Back in March, The Crossroads Chronicle published a story that detailed an upcoming renovation of a space currently being unutilized into a “reading jungle.” Set to take place this summer, the idea was envisioned by first-year principal of Swainsboro Primary School Ron Hirst. Ahead of schedule, a complementary aspect of the to-be reading jungle, a customized book vending machine, was delivered last week and already has the school excited for what’s to come.
“The ‘reading jungle’ was a project I have envisioned for a number of years but being mostly at the secondary level, it never got any traction. As a former reading teacher, I am passionate about getting students excited about reading and after spending a little time at SPS, I felt confident the idea would blossom at SPS,” Hirst said.
He recruited six teacher and shared his idea. To his delight, this group of educators was immediately excited and bought in. Together, they began imagining what the empty area down the hallway past the front office on the right could look like and formed a plan.
The vending machine concept, however, was an idea Hirst’s wife shared with him. Unlike the jungle as a whole, this part of the project did not come together quite as easily and therefore required a little persistence.
“We wrote a grant, which was not accepted, then we tried to use Title I monies and were denied,” Hirst said. “I went to our PTO, and that group came through with donating almost all of the cost of the vending machine. The other supplies, namely the books, were purchased through the school or with federal monies.”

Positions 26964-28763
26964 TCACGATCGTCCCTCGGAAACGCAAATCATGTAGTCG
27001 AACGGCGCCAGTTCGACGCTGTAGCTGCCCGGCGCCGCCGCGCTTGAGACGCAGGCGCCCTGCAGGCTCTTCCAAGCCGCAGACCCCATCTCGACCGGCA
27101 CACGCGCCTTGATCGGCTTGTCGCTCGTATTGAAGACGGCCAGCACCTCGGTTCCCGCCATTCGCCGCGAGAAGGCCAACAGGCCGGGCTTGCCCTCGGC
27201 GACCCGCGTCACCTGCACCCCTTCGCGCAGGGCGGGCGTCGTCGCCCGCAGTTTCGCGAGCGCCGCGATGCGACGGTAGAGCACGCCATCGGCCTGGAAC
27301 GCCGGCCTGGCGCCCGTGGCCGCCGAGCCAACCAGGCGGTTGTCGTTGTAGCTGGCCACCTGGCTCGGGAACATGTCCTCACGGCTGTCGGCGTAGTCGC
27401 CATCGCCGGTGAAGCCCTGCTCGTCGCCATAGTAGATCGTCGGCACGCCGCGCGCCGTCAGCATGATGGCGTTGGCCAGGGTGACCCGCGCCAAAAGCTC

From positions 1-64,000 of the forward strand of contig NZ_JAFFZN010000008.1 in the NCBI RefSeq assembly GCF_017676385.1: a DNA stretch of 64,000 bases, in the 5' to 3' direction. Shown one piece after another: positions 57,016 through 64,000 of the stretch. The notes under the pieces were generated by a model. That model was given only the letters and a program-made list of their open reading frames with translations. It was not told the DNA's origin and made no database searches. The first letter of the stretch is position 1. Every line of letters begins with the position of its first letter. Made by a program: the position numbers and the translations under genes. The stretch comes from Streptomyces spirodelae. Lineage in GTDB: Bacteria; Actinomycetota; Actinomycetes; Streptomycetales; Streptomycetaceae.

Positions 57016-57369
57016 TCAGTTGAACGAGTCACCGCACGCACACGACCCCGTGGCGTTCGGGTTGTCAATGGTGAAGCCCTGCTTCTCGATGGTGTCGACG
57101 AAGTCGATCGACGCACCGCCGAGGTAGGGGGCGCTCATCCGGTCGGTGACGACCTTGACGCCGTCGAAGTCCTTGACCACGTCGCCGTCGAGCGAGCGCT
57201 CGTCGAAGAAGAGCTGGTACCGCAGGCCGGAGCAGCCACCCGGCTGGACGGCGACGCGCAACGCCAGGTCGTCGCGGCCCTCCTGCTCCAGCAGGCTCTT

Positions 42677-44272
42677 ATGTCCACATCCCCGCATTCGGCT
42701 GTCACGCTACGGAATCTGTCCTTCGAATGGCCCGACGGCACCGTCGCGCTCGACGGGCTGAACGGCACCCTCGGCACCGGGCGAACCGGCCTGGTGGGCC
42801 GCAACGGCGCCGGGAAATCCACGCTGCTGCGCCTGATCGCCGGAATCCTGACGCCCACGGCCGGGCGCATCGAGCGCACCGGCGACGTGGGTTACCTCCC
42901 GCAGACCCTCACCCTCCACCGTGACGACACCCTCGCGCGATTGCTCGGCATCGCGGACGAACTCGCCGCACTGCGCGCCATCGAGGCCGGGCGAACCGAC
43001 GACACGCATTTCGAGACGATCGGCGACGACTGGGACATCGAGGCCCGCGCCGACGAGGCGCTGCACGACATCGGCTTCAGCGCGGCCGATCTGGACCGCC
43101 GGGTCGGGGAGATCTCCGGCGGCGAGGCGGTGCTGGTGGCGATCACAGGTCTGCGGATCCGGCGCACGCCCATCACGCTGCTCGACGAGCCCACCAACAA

Overall, the project underwent planning in the first semester of this school year, and the book vending machine was ordered at the first of 2022, and the custom order finally arrived in May. Total, the reading jungle—including the new vending machine, props, decorations, and books—is a project that bottom-lines at more than $10,000. The new space should be ready for students to enjoy when the 2022-2023 school term begins.
“The group of teachers working on this project have been very creative, intentional, and student-focused to make this area comfortable and fun, a place where children can read or listen to books they enjoy. The creativeness of this team is their strength, and I am excited to see this area’s impact on our students,” Hirst continued. “The ‘Read Like A Tiger’ book vending machine is exciting because it puts student interest books in the hands of our students and, we hope, motivates them to gain a passion for reading that will serve them in a lifelong capacity. The potential impact of this initiative could change the trajectory of a child’s life, and that is what drives me to help make these experiences a reality.
Jill Scarboro leads the school’s PTO and was present for the unveiling of the vending machine. She offered her thanks to the project’s many supporters and made known a mission of the PTO as it related to this project.
“We raise a lot of money, and we have a lot of money to spend. Any time PTO is asked to help with something, we try to make sure every student has the opportunity to interact, and that will be the case with this vending machine,” she said. “Thank you to everyone who supports the PTO—like the color run, the pocketbook sales, the t-shirts and hats. We’ve been able to make other purchases for the school because of your support. You supporting us helps us support the students here, and we really appreciate the opportunity to help.”